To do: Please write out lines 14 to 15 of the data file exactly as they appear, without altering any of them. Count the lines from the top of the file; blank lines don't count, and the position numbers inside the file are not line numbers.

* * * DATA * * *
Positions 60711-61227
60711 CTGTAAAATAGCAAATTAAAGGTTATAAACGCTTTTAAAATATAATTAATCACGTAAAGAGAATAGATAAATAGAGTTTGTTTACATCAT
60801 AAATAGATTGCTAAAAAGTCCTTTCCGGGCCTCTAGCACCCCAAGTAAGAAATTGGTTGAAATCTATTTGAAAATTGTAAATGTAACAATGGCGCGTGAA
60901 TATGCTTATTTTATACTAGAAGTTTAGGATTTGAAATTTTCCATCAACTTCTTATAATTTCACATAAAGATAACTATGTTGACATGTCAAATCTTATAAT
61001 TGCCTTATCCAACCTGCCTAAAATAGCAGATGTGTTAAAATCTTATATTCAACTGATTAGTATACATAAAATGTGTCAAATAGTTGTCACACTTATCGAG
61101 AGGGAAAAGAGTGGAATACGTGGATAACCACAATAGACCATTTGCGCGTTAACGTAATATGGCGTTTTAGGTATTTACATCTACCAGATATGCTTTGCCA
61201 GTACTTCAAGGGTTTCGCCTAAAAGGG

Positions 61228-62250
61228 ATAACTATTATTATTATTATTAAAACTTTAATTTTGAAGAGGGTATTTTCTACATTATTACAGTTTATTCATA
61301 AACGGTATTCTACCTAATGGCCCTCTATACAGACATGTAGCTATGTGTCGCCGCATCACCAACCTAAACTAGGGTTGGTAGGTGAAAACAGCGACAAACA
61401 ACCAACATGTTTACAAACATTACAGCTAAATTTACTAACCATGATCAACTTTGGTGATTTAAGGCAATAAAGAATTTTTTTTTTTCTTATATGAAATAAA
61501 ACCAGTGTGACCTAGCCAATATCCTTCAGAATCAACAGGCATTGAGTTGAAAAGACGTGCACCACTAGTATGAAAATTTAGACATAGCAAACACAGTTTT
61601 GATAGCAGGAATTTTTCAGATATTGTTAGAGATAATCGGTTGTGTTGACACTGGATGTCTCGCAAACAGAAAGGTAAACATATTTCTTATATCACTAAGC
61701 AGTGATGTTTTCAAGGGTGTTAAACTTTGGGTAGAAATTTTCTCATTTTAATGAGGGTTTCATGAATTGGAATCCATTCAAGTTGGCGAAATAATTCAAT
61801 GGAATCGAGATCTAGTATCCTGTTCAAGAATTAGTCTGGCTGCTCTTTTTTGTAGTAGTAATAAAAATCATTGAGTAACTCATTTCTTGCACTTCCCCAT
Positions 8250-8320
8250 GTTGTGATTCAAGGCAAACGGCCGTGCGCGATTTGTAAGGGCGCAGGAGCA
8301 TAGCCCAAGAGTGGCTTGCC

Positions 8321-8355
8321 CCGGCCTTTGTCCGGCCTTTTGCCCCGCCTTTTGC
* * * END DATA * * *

61701 AGTGATGTTTTCAAGGGTGTTAAACTTTGGGTAGAAATTTTCTCATTTTAATGAGGGTTTCATGAATTGGAATCCATTCAAGTTGGCGAAATAATTCAAT
61801 GGAATCGAGATCTAGTATCCTGTTCAAGAATTAGTCTGGCTGCTCTTTTTTGTAGTAGTAATAAAAATCATTGAGTAACTCATTTCTTGCACTTCCCCAT